Port of Rotterdam Authority and research institute TNO present results of the study at IMO meeting
If sea-going vessels are regularly kept informed – particularly during the last twelve hours before arrival – about exactly when their berth will become available, they will be able to adapt their sailing speed accordingly. That usually means reducing their speed so that they arrive just in time. This in turn leads to less fuel consumption and therefore lower emissions of unwanted substances such as carbon dioxide, sulphur oxides and nitrous oxides. Significant savings are also possible thanks to shorter waiting times for ships in anchorage areas. This conclusion is based on a study that was recently commissioned by the Port of Rotterdam Authority and research institute TNO.
The results of the study were presented this week at the head office of the International Maritime Organisation (IMO) in London during a meeting of the IMO Intersessional working group on the reduction of Greenhouse Gas emissions from ships. ‘In percentage terms, we’re talking about modest amounts,’ says Astrid Dispert, Technical Adviser of the GloMEEP Project (Global Maritime Energy Eﬀiciency Partnerships). ‘But it’s exactly these types of measures that can make a huge difference in the short term and help reduce the carbon footprint of marine shipping. Added to that, they’d also have a beneficial effect on the wallets of the shipping companies.’
TNO and the Port of Rotterdam Authority, which is a member of the ‘Global Industry Alliance to support low carbon shipping’, analysed all the movements of container ships sailing to Rotterdam port in 2017. ‘By supplying more accurate information to ships, 4 percent – or 134,000 tonnes – of CO2 emissions can be saved every year,’ explains Jan Hulskotte, Senior Researcher at TNO. ‘To do this, container ships would have to adjust their sailing speed by an average of 5 percent, and still arrive at the planned arrival time.’ And even more savings could be made if ships were better informed more than twelve hours before arrival.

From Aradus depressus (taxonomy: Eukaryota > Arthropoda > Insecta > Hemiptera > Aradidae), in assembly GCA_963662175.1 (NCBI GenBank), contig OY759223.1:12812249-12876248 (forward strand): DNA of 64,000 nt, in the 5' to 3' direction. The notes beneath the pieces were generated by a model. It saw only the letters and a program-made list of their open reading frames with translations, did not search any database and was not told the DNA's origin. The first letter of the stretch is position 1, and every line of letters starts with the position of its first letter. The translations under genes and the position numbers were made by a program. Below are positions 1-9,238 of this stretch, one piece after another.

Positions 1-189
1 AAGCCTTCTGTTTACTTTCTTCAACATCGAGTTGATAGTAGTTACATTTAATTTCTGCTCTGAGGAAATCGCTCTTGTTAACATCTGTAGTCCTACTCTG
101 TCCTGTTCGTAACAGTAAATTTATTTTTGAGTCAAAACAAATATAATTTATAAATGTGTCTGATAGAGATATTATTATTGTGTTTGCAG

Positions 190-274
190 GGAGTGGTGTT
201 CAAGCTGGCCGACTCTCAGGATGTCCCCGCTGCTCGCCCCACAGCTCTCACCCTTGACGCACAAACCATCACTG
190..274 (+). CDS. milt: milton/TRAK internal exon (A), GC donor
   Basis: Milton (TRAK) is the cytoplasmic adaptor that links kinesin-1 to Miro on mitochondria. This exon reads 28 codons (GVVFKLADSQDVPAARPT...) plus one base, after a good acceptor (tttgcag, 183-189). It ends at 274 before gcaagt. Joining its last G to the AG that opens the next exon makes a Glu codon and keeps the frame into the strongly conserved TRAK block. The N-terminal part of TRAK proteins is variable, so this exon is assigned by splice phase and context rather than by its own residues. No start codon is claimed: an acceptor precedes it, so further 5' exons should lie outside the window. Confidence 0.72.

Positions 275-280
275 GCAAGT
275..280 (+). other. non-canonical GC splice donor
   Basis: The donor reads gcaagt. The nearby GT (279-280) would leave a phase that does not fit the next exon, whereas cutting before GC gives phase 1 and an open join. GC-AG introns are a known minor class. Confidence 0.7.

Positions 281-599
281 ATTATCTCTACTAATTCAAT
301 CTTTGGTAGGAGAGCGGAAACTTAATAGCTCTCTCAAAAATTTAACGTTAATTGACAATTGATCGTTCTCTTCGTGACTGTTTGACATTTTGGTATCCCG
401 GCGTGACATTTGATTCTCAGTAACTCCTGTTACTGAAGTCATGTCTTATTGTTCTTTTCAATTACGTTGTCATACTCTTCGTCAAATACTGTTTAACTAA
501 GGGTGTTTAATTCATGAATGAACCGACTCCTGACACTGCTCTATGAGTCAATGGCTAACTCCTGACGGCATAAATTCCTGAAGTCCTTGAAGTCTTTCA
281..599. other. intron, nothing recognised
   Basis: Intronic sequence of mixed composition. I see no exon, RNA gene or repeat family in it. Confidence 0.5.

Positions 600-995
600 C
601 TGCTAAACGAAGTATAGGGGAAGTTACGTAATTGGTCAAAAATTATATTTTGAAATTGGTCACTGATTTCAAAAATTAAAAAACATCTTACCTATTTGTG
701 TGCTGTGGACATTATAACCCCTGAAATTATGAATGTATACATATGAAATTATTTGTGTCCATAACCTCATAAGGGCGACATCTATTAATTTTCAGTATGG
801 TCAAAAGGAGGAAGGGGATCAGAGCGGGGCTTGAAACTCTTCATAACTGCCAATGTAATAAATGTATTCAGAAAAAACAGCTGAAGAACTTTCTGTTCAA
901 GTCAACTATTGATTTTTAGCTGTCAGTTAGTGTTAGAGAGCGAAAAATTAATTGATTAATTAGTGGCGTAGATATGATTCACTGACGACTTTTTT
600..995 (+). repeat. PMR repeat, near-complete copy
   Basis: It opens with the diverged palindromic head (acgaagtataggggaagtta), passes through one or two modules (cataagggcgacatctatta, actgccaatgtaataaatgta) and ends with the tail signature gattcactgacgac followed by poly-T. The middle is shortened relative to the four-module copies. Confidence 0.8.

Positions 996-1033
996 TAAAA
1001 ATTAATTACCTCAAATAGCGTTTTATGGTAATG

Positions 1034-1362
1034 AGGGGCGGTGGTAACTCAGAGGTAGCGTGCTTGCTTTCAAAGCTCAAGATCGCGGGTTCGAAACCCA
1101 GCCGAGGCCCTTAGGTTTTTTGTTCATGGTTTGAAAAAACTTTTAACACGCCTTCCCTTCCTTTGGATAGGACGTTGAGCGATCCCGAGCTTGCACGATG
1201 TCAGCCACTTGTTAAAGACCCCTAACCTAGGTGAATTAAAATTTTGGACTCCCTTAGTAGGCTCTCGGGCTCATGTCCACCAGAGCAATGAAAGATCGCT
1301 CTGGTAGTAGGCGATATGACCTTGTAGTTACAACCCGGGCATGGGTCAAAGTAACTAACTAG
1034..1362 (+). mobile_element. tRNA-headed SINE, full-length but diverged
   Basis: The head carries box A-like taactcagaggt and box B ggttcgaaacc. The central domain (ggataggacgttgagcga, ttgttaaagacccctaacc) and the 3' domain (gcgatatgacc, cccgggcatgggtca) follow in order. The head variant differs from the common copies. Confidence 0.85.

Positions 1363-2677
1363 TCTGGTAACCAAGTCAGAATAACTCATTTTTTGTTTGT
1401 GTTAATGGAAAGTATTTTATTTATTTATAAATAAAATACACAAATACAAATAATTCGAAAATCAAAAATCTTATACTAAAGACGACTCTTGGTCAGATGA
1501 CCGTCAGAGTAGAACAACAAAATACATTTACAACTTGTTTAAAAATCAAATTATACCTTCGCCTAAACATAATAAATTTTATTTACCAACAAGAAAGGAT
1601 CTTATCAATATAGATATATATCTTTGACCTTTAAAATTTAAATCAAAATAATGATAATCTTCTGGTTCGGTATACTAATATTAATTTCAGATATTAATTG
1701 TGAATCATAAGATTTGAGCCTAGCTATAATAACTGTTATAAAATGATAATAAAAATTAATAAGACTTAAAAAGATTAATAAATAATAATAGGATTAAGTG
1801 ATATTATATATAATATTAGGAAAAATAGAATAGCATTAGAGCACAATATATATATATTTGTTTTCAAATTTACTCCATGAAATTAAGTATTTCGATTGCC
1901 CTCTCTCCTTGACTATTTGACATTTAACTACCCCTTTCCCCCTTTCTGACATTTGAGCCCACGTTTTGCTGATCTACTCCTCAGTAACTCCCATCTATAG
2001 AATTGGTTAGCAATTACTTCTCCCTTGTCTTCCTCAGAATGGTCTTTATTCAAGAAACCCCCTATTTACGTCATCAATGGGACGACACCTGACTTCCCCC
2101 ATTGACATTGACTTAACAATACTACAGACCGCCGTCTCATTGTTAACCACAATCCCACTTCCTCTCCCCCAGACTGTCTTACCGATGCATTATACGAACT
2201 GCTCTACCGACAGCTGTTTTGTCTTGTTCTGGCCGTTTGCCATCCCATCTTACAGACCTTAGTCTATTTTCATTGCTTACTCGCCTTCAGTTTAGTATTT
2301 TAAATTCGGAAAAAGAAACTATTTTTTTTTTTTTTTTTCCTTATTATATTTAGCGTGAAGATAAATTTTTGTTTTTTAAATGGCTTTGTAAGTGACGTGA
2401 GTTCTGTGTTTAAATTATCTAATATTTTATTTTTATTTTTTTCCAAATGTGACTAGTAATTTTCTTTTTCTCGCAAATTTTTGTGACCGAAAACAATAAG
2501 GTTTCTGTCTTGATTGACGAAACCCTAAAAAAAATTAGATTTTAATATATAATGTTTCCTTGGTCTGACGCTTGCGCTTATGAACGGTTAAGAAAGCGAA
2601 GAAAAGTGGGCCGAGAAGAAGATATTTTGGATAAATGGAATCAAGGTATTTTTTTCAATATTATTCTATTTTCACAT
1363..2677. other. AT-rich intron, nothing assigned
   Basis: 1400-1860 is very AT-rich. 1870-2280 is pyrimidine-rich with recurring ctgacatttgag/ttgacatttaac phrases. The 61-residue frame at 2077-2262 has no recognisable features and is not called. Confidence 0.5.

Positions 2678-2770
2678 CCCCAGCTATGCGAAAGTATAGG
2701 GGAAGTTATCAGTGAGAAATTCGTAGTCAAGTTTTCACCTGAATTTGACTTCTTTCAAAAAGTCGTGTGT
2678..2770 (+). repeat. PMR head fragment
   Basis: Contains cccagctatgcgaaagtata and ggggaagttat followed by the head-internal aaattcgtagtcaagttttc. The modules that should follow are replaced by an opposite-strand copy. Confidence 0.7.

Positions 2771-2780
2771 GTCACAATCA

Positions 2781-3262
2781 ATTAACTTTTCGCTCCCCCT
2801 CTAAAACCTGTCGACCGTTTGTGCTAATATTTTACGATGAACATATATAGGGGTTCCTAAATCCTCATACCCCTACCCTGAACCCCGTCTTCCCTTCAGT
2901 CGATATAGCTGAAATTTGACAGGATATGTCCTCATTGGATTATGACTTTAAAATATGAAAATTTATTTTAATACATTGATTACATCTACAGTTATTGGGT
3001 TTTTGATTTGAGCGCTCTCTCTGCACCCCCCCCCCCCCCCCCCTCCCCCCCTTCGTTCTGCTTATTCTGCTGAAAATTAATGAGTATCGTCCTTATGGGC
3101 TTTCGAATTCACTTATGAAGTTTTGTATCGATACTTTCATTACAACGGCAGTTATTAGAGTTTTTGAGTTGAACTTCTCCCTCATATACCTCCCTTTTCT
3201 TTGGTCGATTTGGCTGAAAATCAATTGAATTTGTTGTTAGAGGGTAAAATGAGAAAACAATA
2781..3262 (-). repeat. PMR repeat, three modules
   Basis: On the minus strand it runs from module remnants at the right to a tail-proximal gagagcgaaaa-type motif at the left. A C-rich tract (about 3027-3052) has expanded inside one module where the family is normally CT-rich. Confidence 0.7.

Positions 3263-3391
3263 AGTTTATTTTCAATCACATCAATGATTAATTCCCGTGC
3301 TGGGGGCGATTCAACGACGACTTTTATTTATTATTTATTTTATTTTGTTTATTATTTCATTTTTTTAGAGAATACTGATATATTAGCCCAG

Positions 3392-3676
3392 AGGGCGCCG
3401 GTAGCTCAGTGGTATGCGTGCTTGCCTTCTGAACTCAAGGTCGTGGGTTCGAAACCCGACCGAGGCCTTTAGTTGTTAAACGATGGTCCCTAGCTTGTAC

The study also examined the impact of shorter waiting times in anchorage areas for all ships sailing to Rotterdam. In the bulk transport sector, ships sometimes have to wait at anchor for hours or even days; this is mainly due to contractual obligations. Hulskotte: ‘If this waiting time was an average of 12 hours shorter, that would really make a difference in percentage terms, with an annual reduction of 35 percent in emissions. So we’re talking about 188,000 tonnes of CO2 and 1,000 tonnes of nitrous oxides.’
Allard Castelein, CEO of the Port of Rotterdam Authority: ‘Last year we asked the Wuppertal Institute (link is external) to look into how the transport and logistical sectors could operate virtually CO2 emission-free by 2050. They said that our first step should be to take efficiency measures. This study shows that those measures are within reach.’
Earlier this year, the Port of Rotterdam Authority launched ‘Pronto’. This port call optimisation platform combines a variety of data sources so that a port call by a vessel can be planned as accurately as possible. This way, activities that must take place during the port call can be seamlessly coordinated with each other. The study data was immediately converted into a view in Pronto that makes just-in-time sailing possible. Shipping companies can see what the sailing speed was, what the ideal speed would have been and how much fuel and CO2 could have been saved. ‘It’s a great idea, and we hope that other ports will also start doing it,’ continues Castelein. ‘Only by working together intensively and taking action, we can reduce CO2 emissions.’